• Target audience. Identify who benefits from getting your weekly sales report information to determine the data to include in the report and the best format to use. For instance, some sales teams use a weekly sales report to communicate sales performance to company leaders, while others use it as an internal tool, particularly for reps, to monitor and improve their performance.
  • Context. Provide context and background information with your numbers, so it tells the full story. If your focus is selling to a specific city or location celebrating a special holiday week, you could include context detailing the spike (or dip) in sales for that week.

Identify and understand these factors to help you determine what data to focus on in your weekly sales reports to harness and provide meaningful information.

Essential weekly sales report KPIs

Some of the essential KPIs in a weekly sales report can include the following.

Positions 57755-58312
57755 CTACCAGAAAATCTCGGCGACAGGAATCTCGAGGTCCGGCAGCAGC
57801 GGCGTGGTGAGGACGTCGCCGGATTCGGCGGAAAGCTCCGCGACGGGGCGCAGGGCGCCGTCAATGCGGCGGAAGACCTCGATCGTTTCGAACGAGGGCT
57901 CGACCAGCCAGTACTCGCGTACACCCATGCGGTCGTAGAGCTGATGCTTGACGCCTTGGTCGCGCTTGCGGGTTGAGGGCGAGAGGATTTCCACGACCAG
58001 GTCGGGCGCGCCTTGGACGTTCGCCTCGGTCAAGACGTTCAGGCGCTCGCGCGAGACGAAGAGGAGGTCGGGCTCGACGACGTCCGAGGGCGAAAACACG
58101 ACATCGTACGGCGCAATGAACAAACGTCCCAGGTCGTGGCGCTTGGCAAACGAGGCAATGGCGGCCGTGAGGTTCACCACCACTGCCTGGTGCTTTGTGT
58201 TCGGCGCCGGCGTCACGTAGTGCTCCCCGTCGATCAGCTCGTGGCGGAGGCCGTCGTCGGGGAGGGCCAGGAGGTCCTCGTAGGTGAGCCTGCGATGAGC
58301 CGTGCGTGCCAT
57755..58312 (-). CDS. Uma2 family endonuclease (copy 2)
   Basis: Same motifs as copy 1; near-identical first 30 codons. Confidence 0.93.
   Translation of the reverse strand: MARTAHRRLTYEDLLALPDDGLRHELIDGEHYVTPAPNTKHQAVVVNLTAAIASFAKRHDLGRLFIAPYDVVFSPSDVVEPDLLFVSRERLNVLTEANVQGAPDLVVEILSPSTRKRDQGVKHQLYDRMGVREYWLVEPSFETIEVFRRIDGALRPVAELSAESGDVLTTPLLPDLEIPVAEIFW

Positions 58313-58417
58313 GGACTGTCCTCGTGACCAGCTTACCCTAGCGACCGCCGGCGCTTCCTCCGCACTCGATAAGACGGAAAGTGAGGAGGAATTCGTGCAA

Weekly sales calls

Sales reps should report their weekly sales calls outcomes, including the number of calls made, connections, voicemails left, and prospects who didn’t answer.

Total deal creation

This monitors the total deals created over the week with sales reps detailing the daily deals created, including the weekly sales report’s totals for the week and month (to date).

Total pipeline generated

This measures your team’s pipeline creation rate based on the meetings held by each sales rep each week and for the month to date.

Lead response time

This tracks how long it takes for your leads to respond after your reps contact them. This can help you understand cycle time fluctuations that can affect your sales strategy.

Capacity work rate

On the assumption that you have several sales teams working to reach monthly quotas, the capacity work rate monitors the number of unique potential clients each sales rep interacts with within a 30-day sales period.

Closed-won deals

This tracks your number of weekly wins, from the number of closed deals to the dollar amount your sales team brings in each week. 

Monitoring this information weekly allows your team to identify and celebrate wins, keep the momentum going, and learn valuable insights about sales tactics that work and don’t work.

Steps in creating a weekly sales report in Google Sheets